Art/ Collection/ Art Object

The Adoration of the Magi

Netherlandish (Antwerp Mannerist) Painter (ca. 1520)
Oil on wood
27 1/8 x 21 1/2 in. (68.9 x 54.6 cm)
Credit Line:
Bequest of Helen L. Bullard, in memory of Harold C. Bullard, 1921
Accession Number:
Not on view
The Adoration of the Magi was a favorite theme in Antwerp Mannerist painting, which emerged in the first quarter of the sixteenth century and is characterized by its extravagant and theatrical style. Showing a preference for flamboyant gestures, exotic costumes, and eccentric color effects, works such as the present picture were frequently mass-produced for sale on Antwerp’s open art market and for export to southern Europe. The setting, with the crumbling architecture and drawn curtain, here recalls the theatre, as does the stage-like arrangement of the elaborately dressed figures around the Virgin and Child.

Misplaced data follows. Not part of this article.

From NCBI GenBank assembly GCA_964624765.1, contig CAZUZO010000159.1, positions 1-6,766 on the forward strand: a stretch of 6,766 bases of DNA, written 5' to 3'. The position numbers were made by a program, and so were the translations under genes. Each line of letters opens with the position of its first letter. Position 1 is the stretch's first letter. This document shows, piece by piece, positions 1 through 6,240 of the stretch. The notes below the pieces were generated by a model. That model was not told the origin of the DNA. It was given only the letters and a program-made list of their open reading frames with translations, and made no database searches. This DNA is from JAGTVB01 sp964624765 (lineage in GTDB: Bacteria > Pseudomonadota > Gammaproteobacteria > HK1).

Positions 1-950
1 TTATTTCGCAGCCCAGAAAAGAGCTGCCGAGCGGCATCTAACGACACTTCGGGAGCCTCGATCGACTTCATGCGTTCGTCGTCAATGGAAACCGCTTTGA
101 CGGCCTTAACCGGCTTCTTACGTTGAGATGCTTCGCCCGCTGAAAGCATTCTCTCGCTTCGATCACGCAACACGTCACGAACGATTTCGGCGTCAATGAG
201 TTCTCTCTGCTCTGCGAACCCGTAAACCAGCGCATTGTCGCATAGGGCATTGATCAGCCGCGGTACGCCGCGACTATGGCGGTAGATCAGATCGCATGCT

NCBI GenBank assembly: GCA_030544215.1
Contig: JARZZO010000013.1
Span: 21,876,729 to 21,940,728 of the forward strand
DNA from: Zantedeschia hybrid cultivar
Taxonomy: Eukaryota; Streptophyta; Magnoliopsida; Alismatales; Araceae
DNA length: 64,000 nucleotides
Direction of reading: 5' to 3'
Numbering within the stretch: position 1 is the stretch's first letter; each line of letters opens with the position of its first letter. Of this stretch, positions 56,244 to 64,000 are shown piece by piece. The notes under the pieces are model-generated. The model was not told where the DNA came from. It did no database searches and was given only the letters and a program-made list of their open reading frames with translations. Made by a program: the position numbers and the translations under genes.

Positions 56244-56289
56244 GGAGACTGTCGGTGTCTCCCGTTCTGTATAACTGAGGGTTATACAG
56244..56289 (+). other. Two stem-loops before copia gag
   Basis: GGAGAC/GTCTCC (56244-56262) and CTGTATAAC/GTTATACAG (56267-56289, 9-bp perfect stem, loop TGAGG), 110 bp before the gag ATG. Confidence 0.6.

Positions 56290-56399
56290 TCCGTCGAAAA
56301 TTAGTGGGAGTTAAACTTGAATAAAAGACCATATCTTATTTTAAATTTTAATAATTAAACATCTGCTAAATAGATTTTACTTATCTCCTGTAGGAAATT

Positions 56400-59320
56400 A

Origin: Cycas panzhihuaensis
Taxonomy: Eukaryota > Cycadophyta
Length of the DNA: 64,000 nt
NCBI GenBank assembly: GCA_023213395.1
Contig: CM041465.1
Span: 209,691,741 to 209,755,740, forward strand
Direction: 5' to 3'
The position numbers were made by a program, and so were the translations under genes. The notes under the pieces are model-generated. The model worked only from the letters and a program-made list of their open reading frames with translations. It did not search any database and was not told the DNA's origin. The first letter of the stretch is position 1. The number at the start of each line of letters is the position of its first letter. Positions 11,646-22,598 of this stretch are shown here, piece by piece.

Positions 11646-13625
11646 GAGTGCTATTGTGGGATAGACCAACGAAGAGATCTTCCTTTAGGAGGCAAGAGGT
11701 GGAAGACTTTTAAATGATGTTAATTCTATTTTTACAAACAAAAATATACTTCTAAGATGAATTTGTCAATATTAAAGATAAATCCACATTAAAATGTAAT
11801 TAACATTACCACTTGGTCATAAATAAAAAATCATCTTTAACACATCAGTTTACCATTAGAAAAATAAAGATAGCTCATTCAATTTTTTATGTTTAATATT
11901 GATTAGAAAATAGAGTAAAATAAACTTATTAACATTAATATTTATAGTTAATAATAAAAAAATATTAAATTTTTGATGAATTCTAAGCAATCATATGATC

The Adoration of the Magi was a favorite theme of the Antwerp Mannerists. Antwerp Mannerism emerged in the first quarter of the sixteenth century, and is characterized by its flamboyant and theatrical style. This painting is relatively subdued for an Antwerp Mannerist image. The architectural ruin with views onto the landscape is characteristic, but the figures and their costumes are more sedate than the usual curved, elongated figures and artificially fluttering drapery. The use of couleur changeante is in keeping with the vivid colors and somewhat artificial luminosity of such paintings. The clothing is theatrical rather than demonstrative of fashions of the time. The setting too, with the crumbling architecture and drawn curtain, evokes the theatre stage, as does the positions of the figures around the central focus of the Virgin and Child. This presentation is reminiscent of religious dramas that were enacted on holy days during this era. The owl perched on the curtain rod is a motif that appears in several Antwerp Mannerist paintings, and was often thought to be an attribute of the work of Herri Met de Bles.